SVG icons are easy but the fallbacks aren't

Use of the icon font is in decline. Recently it’s been argued that there are many good reasons to think about not using them and switch to using SVG images instead. At the Financial Times we agree that, on balance, it’s time to explore the transition for ourselves.

Browser support for SVG is very good; over 94% of browsers have full compatibility with the SVG 1.1 spec and you can raise that to 96% if you don’t require the use of masking.

Depending on your situation you may be able to discount supplying a fallback to the remaining 4% but it’s worth considering that the ability to view icons may be essential to your site’s visitors. Arguments about bad user experience aside, many websites do rely on using icons to navigate, toggle important menus, close prompts or perform important actions such as logging in and out.

Examples of Facebook, Twitter and Google Drive icon usage

Icons are often employed without accompanying text in space-constrained interfaces. Users must rely on these to perform key tasks.

At the FT our icon set is part of Origami – the Financial Times’s unified branding and web development kit – which must support company wide use-cases, be easy to use and provide a dependable, robust experience. With an audience as large and businessy1 as the FT’s this mandate includes the provision of proper fallbacks for much of the 4% that don’t understand Scalable Vector Graphics.

As it turns out, that’s hard.

The markup

There are multiple ways of implementing SVG icons;- inline elements, images or backgrounds. With the requirement to provide a sturdy fallback the choice is already made:

  1. Inline <svg> elements with fallback are too complex. A plain <img> element relies on srcset which is not supported in IE, Opera Mini nor Android stock. Fallback images require a separate request for each icon. ✘
  2. Background images have been used since the early 2000s to implement sprites and projects upgrading from font icons wouldn’t have to drastically change their code ✓

The old webfont based icons are implemented by adding a base class and a variation class for the symbol required. Being a font it will inherit colour and size from its parent. A sprite based background image approach cannot inherit colours or size so extra classes for size and colour are required:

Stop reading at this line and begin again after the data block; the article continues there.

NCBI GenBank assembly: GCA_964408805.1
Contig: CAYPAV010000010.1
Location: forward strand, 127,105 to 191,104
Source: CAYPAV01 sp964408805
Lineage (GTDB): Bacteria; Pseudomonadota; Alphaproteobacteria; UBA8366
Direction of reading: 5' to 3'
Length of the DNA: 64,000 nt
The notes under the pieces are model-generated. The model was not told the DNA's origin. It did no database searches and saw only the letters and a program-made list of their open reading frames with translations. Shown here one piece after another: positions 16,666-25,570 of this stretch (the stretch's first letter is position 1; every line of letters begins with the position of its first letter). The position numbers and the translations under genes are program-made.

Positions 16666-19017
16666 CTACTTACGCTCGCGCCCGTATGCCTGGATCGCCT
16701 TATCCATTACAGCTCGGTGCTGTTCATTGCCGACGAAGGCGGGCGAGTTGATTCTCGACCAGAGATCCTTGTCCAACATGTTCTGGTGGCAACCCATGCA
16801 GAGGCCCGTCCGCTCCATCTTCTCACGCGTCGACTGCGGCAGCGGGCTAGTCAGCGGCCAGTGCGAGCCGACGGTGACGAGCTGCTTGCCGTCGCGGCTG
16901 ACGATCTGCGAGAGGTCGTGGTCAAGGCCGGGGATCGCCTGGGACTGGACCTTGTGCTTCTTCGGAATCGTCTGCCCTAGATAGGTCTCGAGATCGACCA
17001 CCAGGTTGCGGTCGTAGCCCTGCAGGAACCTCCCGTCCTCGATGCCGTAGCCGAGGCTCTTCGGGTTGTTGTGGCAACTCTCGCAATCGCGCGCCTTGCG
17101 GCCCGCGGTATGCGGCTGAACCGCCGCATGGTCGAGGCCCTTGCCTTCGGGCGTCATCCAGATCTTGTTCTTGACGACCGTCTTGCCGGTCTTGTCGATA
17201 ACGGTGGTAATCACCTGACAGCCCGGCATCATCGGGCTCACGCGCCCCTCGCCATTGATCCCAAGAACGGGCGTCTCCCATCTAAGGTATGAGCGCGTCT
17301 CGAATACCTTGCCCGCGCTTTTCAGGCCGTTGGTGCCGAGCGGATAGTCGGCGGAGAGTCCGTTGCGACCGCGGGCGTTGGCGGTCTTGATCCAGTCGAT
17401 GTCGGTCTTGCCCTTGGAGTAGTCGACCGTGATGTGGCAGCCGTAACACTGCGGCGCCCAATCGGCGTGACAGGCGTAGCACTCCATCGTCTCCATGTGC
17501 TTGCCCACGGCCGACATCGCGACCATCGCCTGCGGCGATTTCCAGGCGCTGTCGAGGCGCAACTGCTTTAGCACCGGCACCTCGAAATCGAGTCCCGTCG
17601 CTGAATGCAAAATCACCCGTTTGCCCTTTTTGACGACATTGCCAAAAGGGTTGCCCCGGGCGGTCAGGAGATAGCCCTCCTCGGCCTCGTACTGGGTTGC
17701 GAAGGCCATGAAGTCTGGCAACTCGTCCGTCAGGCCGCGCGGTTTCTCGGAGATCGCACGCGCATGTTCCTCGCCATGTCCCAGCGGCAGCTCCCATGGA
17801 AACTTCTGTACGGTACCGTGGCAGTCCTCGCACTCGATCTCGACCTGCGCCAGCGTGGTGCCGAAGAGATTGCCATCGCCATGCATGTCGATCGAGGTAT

<!-- current font based implementation -->
<span class="icon icon--{symbol}"></span>

<!-- proposed future implementation -->
<span class="icon icon--{size} icon--{colour} icon--{symbol}"></span>

The sprite sheet

With a fallback image being so important using SVG fragment identifiers was not an option, I’d need to layout each icon in a regular, non-overlapping manner just like we did back in 2004.

Every SVG sprite tool I’ve tried can output a sprite sheet in a single colour, either copying from the source verbatim or including a setting to override it. I really wanted to avoid generating separate files for each of our 20+ colour palette so we had to roll our own system.

At FT we have a lot symbols and the aforementioned large colour palette so we thought it could be unfair to force every site user to download a huge sprite sheet if a product only uses a few icons. I prototyped a small application that can generate a sprite sheet containing only the requested symbols and colours.

The application works by extracting the paths out of the source SVG files, runs some optimisations and includes them in the output as definitions. Each definition has a viewbox calculated so that they occupy an equal space. Definitions have no visible product themselves so the program loops over the requested colours, references each path and applies the correct fill to it.

Screenshot of SVG sprite generator output

The SVG sprite generator pulls the paths out of the individual source SVG files, optimises them and calculates a viewbox so that they occupy an equal space. The program loops over the requested colours and references each path, applying a fill to it